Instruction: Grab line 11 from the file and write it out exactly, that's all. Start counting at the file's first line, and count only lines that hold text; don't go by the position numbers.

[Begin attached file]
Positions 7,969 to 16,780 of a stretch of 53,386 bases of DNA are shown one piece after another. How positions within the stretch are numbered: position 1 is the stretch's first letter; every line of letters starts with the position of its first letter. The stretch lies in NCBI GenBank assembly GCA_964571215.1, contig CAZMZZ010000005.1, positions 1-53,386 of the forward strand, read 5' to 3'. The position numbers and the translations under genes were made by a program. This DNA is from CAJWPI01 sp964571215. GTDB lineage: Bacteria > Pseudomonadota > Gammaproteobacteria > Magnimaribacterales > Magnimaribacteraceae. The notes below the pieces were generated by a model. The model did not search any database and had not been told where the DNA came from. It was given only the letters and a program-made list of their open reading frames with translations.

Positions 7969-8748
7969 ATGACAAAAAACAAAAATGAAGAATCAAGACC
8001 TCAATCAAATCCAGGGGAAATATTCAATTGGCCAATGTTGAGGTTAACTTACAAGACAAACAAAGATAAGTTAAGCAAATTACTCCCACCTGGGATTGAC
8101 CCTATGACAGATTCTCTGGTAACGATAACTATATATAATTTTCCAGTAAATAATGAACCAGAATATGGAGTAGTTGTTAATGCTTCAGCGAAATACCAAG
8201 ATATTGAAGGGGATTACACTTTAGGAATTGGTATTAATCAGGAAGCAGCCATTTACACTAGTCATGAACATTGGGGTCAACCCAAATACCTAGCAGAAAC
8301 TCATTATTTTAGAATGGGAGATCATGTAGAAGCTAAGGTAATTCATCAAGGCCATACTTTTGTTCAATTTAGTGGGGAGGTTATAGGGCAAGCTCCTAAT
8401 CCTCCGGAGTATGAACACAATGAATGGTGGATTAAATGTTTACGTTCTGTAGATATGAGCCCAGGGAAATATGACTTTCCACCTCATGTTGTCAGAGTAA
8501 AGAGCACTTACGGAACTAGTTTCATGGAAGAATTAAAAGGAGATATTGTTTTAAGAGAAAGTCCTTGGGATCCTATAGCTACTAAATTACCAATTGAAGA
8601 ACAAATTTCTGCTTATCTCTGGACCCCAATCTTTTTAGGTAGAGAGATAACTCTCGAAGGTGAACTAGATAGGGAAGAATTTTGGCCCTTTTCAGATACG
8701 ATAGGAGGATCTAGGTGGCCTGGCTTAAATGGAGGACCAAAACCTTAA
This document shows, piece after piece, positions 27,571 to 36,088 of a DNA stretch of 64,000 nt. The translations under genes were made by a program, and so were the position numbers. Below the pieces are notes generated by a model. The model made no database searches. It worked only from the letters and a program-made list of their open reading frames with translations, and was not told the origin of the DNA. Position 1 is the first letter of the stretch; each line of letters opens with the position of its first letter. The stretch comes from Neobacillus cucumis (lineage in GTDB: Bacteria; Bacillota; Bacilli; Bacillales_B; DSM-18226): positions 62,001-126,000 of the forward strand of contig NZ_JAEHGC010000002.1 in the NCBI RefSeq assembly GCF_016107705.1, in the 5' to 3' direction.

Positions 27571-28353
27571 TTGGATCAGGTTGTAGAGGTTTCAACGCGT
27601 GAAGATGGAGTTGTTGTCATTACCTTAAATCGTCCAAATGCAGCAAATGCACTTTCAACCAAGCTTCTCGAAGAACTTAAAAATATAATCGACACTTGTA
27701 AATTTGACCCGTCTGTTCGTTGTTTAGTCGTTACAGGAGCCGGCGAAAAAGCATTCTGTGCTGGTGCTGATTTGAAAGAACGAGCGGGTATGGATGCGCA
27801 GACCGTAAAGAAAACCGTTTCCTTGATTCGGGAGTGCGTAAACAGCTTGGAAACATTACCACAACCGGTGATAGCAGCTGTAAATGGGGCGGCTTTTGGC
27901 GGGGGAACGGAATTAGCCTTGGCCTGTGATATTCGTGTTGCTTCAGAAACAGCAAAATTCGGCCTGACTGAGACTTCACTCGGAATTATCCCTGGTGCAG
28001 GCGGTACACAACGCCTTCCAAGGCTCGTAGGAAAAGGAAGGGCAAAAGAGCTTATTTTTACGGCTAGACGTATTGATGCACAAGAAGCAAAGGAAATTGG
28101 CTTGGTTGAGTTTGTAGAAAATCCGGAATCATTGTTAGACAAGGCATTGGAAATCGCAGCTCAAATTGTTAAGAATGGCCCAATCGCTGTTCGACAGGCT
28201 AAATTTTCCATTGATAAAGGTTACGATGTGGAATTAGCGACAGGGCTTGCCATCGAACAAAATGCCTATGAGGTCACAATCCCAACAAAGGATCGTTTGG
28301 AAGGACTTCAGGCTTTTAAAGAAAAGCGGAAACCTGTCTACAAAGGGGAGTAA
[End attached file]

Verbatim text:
8701 ATAGGAGGATCTAGGTGGCCTGGCTTAAATGGAGGACCAAAACCTTAA